ORE (a specification for 'Object Reuse and Exchange') is one of those things I always mean to investigate but never quite find time to look into. This post, The Vision of ORE, makes a convincing case for investigating ORE sooner rather than later, as it "tries to map the true nature of contemporary scholarship onto the web" and "attempts to shift the focus from repositories for scholarship to the complex products of scholarship themselves".
This scholarship cannot be contained by web pages or PDFs put into an institutional repository, but rather consists of what the ORE team has termed “aggregates,” or constellations of digital objects that often span many different web servers and repositories. For instance, a contemporary astronomy article might consist of a final published PDF, its metadata (author, title, publication info, etc.), some internal images, and then—here’s the important part—datasets, telescope imagery, charts, several publicly available drafts, and other matter (often held by third parties) that does not end up in the PDF. Similarly, an article in art history might consist of the historian’s text, paintings that were consulted in a museum, low-resolution copies of those paintings that are available online (perhaps a set of photos on Flickr of the referenced paintings), citations to other works, and perhaps an associated slide show.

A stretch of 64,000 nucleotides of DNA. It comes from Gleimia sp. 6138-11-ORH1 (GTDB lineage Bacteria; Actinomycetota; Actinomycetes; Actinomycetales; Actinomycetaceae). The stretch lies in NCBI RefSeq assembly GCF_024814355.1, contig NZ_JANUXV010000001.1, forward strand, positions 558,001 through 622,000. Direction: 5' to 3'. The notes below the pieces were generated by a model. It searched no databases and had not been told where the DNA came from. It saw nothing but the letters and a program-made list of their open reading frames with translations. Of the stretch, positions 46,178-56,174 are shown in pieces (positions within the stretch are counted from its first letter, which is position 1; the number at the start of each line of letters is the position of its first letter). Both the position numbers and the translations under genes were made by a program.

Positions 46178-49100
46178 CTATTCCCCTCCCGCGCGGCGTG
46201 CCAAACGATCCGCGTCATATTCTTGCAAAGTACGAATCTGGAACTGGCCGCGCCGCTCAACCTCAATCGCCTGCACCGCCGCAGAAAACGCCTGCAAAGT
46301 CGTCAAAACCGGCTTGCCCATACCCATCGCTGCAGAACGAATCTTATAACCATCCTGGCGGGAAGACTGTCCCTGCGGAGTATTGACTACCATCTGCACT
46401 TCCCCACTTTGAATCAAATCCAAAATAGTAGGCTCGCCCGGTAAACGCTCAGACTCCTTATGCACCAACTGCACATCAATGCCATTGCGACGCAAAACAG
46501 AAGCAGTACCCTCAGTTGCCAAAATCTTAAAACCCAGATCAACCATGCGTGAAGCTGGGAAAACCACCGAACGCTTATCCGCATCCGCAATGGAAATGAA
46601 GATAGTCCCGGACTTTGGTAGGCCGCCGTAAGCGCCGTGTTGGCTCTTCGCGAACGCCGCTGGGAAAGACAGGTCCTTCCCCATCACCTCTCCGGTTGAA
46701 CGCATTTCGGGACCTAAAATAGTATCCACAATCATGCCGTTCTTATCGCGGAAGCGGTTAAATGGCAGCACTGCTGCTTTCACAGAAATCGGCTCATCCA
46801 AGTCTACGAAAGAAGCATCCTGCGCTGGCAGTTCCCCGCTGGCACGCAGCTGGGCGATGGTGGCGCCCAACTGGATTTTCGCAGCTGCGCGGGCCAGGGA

By forging semantic links between pieces entailed in a work of scholarship it keeps those links active and dynamic and allows for humans, as well as machines that wish to make connections, to easily find these related objects. It also allows for a much better preservation path for digital scholarship because repositories can use ORE to get the entirety of a work and its associated constellation rather than grabbing just a single published instantiation of the work.
The implementation of ORE is perhaps less commonsensical for those who do not wish to dive into lots of semantic web terms and markup languages, but put simply, the approach the ORE group has taken is to provide a permanent locator (i.e., a URI, like a web address) that links to what they call a “resource map,” which in turn describes an aggregation.
There has been much talk recently of the social graph, the network of human connections that sites like Facebook bring to light and take advantage of. If widely adopted, ORE could help create the scholarly graph, the networked relations of scholars, publications, and resources.